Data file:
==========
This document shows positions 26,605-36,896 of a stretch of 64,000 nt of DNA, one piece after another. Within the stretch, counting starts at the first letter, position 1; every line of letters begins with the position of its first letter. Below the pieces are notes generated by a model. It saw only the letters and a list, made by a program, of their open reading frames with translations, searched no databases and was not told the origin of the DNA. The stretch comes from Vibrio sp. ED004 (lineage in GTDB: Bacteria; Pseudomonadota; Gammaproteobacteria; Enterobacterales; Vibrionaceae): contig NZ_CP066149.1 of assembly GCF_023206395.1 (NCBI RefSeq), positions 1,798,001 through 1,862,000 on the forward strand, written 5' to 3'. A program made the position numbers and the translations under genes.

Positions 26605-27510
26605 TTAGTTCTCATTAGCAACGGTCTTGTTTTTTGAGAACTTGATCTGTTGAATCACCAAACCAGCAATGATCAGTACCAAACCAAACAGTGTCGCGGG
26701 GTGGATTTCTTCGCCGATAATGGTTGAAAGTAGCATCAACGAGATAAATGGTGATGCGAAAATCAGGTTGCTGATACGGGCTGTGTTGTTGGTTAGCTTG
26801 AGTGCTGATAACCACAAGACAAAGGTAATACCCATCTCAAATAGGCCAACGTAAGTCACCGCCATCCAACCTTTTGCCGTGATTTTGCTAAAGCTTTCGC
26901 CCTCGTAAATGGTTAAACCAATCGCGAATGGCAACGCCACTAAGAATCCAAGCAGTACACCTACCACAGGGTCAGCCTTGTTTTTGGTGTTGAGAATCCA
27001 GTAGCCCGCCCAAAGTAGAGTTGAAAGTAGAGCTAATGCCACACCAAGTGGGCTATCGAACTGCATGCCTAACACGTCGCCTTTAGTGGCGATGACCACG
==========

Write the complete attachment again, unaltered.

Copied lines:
This document shows positions 26,605-36,896 of a stretch of 64,000 nt of DNA, one piece after another. Within the stretch, counting starts at the first letter, position 1; every line of letters begins with the position of its first letter. Below the pieces are notes generated by a model. It saw only the letters and a list, made by a program, of their open reading frames with translations, searched no databases and was not told the origin of the DNA. The stretch comes from Vibrio sp. ED004 (lineage in GTDB: Bacteria; Pseudomonadota; Gammaproteobacteria; Enterobacterales; Vibrionaceae): contig NZ_CP066149.1 of assembly GCF_023206395.1 (NCBI RefSeq), positions 1,798,001 through 1,862,000 on the forward strand, written 5' to 3'. A program made the position numbers and the translations under genes.

Positions 26605-27510
26605 TTAGTTCTCATTAGCAACGGTCTTGTTTTTTGAGAACTTGATCTGTTGAATCACCAAACCAGCAATGATCAGTACCAAACCAAACAGTGTCGCGGG
26701 GTGGATTTCTTCGCCGATAATGGTTGAAAGTAGCATCAACGAGATAAATGGTGATGCGAAAATCAGGTTGCTGATACGGGCTGTGTTGTTGGTTAGCTTG
26801 AGTGCTGATAACCACAAGACAAAGGTAATACCCATCTCAAATAGGCCAACGTAAGTCACCGCCATCCAACCTTTTGCCGTGATTTTGCTAAAGCTTTCGC
26901 CCTCGTAAATGGTTAAACCAATCGCGAATGGCAACGCCACTAAGAATCCAAGCAGTACACCTACCACAGGGTCAGCCTTGTTTTTGGTGTTGAGAATCCA
27001 GTAGCCCGCCCAAAGTAGAGTTGAAAGTAGAGCTAATGCCACACCAAGTGGGCTATCGAACTGCATGCCTAACACGTCGCCTTTAGTGGCGATGACCACG